Although most people are now aware of looming environmental threats such as global warming, pollution, waste, deforestation, habitat loss, and so on, and many are keen to find ways to reduce their carbon footprint and adopt a greener lifestyle, the truth is that many balk at the prospect of paying more for eco-friendly goods and services, especially in a recession. And while the prices on many products have come down thanks to increased demand and subsequent supply, it cannot be denied that going green can cost a pretty penny. On the other hand, there are plenty of ways that green living can also help the average household to cut back on common expenses, especially in the long-term. So will you spend or save more when you decide to take on an environmentally-friendly lifestyle? Here are a few considerations that could help you to find an answer.
The first thing to consider is how far you want to go with your plans to greenify. You might be surprised to learn that there are several ways you can make your lifestyle more eco-friendly without spending a dime. For example, recycling usually costs you nothing. While you might have to drive your bags of plastic and aluminum down to your local recycling center, the money you make in the process could actually cover the cost of gas (and then some) depending on the amount of recycling you bring. You can also start an organic fruit and veggie garden in the backyard to supply your table with fresh and non-toxic produce. Sure you’ll have to buy the seeds, but they’ll cost you a lot less than purchasing your produce at the market. The point is there are ways to go green that require little to no expense and stand to pay off, even if only in small ways.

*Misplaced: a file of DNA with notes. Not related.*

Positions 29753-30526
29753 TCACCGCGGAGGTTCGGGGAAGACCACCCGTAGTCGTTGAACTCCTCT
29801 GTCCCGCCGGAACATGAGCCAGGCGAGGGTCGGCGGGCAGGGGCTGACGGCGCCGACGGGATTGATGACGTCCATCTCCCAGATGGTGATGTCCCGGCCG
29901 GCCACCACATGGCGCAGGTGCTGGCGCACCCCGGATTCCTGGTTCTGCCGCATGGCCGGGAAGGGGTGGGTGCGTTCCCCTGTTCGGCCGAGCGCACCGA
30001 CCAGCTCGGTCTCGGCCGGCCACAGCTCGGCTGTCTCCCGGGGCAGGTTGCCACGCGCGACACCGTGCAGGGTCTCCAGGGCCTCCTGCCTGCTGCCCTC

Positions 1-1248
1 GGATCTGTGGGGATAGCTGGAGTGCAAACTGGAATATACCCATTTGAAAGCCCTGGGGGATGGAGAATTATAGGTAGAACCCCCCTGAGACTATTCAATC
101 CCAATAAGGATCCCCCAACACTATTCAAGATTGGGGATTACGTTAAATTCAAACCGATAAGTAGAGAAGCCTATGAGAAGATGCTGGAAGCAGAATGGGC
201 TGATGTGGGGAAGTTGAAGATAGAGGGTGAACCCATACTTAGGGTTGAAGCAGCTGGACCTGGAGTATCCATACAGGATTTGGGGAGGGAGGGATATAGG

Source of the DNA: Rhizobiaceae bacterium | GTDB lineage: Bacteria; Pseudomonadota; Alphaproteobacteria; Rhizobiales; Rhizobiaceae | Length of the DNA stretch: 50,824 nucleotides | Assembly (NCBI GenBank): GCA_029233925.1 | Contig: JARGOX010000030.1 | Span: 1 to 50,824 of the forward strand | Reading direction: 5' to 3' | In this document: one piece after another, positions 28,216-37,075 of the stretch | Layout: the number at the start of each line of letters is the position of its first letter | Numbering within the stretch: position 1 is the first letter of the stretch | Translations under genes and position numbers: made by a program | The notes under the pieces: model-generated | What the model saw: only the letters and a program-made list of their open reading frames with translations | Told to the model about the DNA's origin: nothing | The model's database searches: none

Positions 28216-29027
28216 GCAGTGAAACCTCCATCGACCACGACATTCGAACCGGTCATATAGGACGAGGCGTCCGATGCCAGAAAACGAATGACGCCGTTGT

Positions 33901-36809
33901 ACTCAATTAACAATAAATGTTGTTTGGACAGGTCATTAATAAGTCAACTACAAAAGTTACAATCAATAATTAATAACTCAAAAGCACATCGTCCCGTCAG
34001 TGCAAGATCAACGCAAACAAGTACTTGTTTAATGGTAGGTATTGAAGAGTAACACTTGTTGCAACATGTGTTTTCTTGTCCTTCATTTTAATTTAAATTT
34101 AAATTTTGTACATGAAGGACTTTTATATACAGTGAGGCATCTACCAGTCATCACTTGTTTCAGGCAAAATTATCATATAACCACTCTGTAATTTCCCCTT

Of course, you can take much larger steps. While they may cost you more initially, most stand to show major savings over time. Electric cars, while pricy, tend to have an equivalent charging cost to fuel-burning vehicles that averages out to less than a dollar a gallon. And you might spend $20,000 up front to install solar panels, but when you no longer have an electric bill each month you could quickly see your costs recouped (especially if you create excess energy that you can sell back to the power company). You could even purchase a LEED certified property. Yes, it will almost certainly cost you more than a traditional home, all things being equal. But considering how much you’ll save on utility bills all around thanks to alternative energy, water conservation, and so on, your house will soon be well worth the initial added expense.
So do you stand to spend a lot by going green? Perhaps. But you might also end up seeing significant savings over time. If you’re willing to be patient, adopting an eco-friendly attitude and putting your money where your mouth is could pay off big time. Plus, humans need to find a common ground, so to speak, with the Earth. If we want to ensure that future generations have a planet to call home, it’s high time we got our act together and started doing our part to clean up the messes we’ve made.